Summer is the season for good times and the open road, but unfortunately it often is accompanied by a trail of fast-food wrappers and carbon emissions. To design a healthy road trip that ditches the carbon footprint, take these steps to make your getaway a green one.
What to eat
Start your trip with a cooler of fresh fruits and vegetables and a stash of your favorite cereals and crackers; that way, you'll be less inclined to pull over for fries between meals. Along the way, research nearby farmers markets and locally provisioned restaurants (find them at localharvest.org) where you can stop to dine and replenish your supplies.
Bring reusable utensils, dishes and food containers to reduce waste and save the resources required to make disposables. Handkerchiefs make great reusable napkins.
How to get there
Rent a hybrid or biodiesel car - your mileage will soar and your fuel costs and carbon emissions will shrink. No matter what you drive, regularly check your tires to make sure they are properly inflated, which can improve your fuel economy by 3.3 percent.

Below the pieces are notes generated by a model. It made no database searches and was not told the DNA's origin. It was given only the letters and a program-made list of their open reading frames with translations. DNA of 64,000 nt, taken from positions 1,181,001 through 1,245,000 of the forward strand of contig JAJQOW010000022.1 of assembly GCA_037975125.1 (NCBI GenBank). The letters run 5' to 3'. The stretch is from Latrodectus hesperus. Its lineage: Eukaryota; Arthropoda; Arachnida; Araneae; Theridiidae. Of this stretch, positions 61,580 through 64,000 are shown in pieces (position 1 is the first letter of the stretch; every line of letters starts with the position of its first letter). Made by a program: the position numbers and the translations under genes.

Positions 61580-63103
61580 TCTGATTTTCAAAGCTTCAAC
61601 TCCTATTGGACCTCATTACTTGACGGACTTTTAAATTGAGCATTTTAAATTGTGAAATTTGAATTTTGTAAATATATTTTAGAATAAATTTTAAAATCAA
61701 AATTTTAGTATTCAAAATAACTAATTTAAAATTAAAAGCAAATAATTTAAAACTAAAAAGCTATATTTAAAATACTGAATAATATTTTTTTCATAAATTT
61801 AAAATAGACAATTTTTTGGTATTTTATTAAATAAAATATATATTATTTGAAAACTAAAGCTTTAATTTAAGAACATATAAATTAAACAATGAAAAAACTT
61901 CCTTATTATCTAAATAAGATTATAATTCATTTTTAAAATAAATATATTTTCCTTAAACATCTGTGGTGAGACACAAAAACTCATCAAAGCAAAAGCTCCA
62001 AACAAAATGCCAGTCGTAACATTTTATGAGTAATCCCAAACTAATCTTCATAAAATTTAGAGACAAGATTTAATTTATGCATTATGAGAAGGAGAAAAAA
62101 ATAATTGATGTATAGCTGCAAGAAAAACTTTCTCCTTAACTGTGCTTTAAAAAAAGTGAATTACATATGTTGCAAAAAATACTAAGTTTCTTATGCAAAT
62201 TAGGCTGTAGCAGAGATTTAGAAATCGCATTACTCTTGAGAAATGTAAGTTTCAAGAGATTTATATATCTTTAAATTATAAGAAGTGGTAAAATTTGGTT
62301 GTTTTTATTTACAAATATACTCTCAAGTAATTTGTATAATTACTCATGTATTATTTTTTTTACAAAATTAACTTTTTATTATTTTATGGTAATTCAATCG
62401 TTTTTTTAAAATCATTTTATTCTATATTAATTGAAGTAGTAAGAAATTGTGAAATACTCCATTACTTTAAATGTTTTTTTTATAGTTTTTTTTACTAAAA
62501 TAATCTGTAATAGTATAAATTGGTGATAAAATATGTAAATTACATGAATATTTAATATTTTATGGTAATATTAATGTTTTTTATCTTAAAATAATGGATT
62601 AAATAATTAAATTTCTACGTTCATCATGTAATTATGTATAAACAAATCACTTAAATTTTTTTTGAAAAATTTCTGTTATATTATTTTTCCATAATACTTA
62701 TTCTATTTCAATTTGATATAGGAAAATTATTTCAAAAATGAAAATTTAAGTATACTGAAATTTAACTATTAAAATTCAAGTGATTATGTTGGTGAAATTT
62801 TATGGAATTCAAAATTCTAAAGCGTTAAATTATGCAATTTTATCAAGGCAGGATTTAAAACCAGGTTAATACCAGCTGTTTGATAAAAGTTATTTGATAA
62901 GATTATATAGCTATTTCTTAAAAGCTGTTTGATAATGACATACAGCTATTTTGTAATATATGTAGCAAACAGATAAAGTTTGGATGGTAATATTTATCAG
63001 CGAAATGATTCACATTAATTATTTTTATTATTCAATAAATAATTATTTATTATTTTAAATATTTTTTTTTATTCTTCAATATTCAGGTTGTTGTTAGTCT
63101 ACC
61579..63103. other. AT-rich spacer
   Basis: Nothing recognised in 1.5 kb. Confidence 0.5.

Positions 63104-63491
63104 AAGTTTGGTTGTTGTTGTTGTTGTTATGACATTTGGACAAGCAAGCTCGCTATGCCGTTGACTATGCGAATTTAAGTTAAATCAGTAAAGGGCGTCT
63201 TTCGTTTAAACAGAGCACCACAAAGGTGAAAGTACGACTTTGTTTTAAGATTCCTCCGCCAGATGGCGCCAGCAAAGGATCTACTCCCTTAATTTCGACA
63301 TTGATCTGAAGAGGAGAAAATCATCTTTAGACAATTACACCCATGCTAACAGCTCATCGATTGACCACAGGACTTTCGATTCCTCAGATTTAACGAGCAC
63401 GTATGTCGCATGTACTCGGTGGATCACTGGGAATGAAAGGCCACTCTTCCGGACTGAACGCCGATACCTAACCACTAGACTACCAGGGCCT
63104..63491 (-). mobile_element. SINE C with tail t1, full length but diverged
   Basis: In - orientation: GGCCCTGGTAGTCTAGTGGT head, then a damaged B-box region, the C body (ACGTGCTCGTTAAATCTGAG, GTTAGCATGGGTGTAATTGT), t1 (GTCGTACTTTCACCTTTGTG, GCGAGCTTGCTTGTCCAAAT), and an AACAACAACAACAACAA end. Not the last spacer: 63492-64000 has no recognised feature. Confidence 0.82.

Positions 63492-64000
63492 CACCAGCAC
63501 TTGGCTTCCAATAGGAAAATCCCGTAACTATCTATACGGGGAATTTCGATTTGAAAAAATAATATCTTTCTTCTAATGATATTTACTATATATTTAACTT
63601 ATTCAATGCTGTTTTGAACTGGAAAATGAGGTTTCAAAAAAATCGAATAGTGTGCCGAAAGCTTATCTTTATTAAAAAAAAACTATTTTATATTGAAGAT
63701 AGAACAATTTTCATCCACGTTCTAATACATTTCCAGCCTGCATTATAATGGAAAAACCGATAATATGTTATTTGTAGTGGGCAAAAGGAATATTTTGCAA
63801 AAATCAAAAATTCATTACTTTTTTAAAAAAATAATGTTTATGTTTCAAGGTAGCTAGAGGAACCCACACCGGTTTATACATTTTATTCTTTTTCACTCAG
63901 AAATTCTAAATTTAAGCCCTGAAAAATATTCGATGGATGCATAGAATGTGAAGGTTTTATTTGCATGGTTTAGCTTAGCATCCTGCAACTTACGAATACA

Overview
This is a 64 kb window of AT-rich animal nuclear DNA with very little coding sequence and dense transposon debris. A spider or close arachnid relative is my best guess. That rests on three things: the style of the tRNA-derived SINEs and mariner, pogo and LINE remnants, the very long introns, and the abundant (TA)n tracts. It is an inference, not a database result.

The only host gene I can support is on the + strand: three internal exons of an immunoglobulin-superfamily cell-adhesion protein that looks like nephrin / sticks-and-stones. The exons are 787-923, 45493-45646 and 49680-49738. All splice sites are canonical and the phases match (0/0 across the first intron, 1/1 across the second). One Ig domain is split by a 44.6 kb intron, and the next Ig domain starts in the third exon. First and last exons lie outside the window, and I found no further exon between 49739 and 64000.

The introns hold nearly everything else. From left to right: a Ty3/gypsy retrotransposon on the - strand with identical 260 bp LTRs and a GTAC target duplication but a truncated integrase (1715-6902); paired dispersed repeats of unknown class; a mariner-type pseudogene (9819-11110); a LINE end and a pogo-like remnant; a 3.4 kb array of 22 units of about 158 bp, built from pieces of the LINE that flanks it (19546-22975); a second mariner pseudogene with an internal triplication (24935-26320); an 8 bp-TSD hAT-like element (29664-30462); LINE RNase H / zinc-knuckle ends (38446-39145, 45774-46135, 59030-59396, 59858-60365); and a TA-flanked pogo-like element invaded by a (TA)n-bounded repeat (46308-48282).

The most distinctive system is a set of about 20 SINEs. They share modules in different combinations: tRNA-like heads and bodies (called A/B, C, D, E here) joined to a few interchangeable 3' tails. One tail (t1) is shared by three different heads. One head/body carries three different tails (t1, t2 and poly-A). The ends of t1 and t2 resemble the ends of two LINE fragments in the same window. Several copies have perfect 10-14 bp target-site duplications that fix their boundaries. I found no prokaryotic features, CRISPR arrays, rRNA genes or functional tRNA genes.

Try forgetting the car altogether. Bikes, buses and trains can get you almost anywhere. See railstotrails.org for ideas for a car-free trip.
Where to stay
Camping is the greenest option; it also gives you the opportunity to teach your children about the outdoors and to explore our country's most protected green spaces. Local, state and national parks offer campsites as well as backcountry camping. Some of the most popular spots can be booked weeks ahead of time, and some parks permit only a limited number of campers to preserve the natural surroundings. So reserve space early via recreation.gov and reserveamerica.com.
Green hotels are no longer limited to expensive, remote eco-lodges. Use istaygreen.org to find green hotels all over the world. Or when choosing hotels, ask about their recycling and water-saving cleaning programs.
Maximize your battery use by bringing along a solar-powered charger (you can find them at solio.com) for your cell phone and electronics, which you can place on the dash of the car as you go. Also consider LED roadside flares (niteize.com).
There is even an eco-friendly nationwide auto club for roadside aid. The Better World Club (betterworldclub.com) assists both cars and bicycles and can provide eco-travel tips and discounts on hybrid rentals. The group donates 1 percent of its annual revenue to environmental cleanup and advocacy.